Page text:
For example, students in the UK have demanded the removal of statues of, or rooms named after, famous 19th-century figures such as Cecil Rhodes (for being an imperialist), Francis Galton (a eugenicist) and Marie Stopes (who wanted to limit the fertility of the poor). Should we now press the delete button on all of them, like communist regimes did when erasing mentions of purged leaders or airbrushing them from photographs?
Some will argue that they are not deleting such people from history, but merely refusing to honor them. Yet, it is essential to elevate them, if only so that students can ask: “Why did we honor them for holding views of this kind?”
That question is the start of historical understanding. Unless we are prompted to enter into the frame of mind of Rhodes, Stopes and others, society will learn no history, only moral lessons.
The question of power is complicated. Powerful people, who are usually men, abuse their positions; but power also is attractive, especially if allied to charm and good looks, as in Domingo’s case, and others might see it as useful for their own career.
Although those with power should be held accountable for how they use it, society also should recognize elements of a trade-off: Both parties might be seeking different things from a relationship whose rules are not clear.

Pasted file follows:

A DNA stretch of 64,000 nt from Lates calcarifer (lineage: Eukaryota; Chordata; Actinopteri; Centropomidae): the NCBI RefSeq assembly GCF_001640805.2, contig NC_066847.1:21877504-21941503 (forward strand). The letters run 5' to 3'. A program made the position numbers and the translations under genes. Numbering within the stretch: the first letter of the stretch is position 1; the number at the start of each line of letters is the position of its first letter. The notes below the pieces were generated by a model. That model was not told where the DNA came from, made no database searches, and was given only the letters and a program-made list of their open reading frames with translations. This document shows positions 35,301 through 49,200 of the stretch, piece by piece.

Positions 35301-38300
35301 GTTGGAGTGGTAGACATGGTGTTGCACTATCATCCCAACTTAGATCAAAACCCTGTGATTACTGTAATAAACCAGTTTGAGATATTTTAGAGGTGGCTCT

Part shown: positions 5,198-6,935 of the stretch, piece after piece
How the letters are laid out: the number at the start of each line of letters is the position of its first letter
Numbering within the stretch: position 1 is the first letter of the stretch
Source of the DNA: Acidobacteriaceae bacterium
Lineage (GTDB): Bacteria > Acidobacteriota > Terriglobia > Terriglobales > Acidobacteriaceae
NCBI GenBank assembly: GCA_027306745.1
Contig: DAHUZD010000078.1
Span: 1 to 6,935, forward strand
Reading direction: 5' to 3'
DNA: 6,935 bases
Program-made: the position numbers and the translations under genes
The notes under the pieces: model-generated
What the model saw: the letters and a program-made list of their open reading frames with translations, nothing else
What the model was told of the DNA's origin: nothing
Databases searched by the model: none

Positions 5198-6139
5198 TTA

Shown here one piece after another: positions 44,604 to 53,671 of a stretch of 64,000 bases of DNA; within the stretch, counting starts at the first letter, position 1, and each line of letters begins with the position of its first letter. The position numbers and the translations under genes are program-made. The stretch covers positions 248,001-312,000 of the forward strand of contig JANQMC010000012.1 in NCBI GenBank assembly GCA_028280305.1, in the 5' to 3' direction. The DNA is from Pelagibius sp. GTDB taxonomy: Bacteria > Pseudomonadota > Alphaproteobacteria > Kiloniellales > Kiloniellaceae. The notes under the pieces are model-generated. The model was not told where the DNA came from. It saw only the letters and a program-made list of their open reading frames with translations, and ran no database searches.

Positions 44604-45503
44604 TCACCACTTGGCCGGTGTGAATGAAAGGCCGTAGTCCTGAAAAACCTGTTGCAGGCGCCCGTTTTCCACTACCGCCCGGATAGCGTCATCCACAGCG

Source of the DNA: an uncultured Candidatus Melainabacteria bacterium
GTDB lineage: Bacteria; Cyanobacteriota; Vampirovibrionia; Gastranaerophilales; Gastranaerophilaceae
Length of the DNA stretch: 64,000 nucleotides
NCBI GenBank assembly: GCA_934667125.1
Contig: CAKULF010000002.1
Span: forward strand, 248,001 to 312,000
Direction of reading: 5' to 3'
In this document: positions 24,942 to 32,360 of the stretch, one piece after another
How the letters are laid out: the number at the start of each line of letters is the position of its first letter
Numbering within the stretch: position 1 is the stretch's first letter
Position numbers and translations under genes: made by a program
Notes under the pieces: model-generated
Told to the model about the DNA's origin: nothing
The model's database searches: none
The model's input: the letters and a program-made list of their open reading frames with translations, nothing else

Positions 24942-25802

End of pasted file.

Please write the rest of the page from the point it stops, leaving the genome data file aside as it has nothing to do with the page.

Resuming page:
Short of abolishing power, these trade-offs are part of life.
The second correspondent raised the important question of whether the public can separate works of genius from the opinions or behavior of their creator. Is the appreciation of Richard Wagner’s music lessened because he was anti-Semitic? Is our enjoyment of Alice in Wonderland spoiled by the thought that Lewis Carroll’s friendship with Alice Liddell might have been pedophilic?
Sensible people have little difficulty in separating the work from the person.
However, that goes against the grain of much contemporary thinking, which insists that a work of art must be judged with regard to the moral behavior of its creator. This method of assessment belittles any art whose creator offends contemporary sensibilities, however valuable the art may be.
A hugely important issue, and one directly relevant to the Domingo case, is that of harm. How far can society legitimately extend the harm criterion? To inflict violence on someone is to harm them: Rape is beyond the pale.
However, harm goes beyond physical violence. There is limited truth in the old adage: “Sticks and stones may break my bones, but words will never hurt me.”
Words can wound. The most hurtful memories of childhood (and much of adult life) are words that cut to the quick. That is why proponents of hate speech must be held accountable.
On the other hand, I have a fuzzy memory of being “groped” as a teenager in a movie theater. The experience certainly did not traumatize me. In dealing with minor episodes of unwanted attention, therefore, more resilience and less blame seems to be the right attitude.
However, such a view is increasingly at odds with the spirit of the times.
Robert Skidelsky, a member of the British House of Lords, is professor emeritus of political economy at Warwick University.
Copyright: Project Syndicate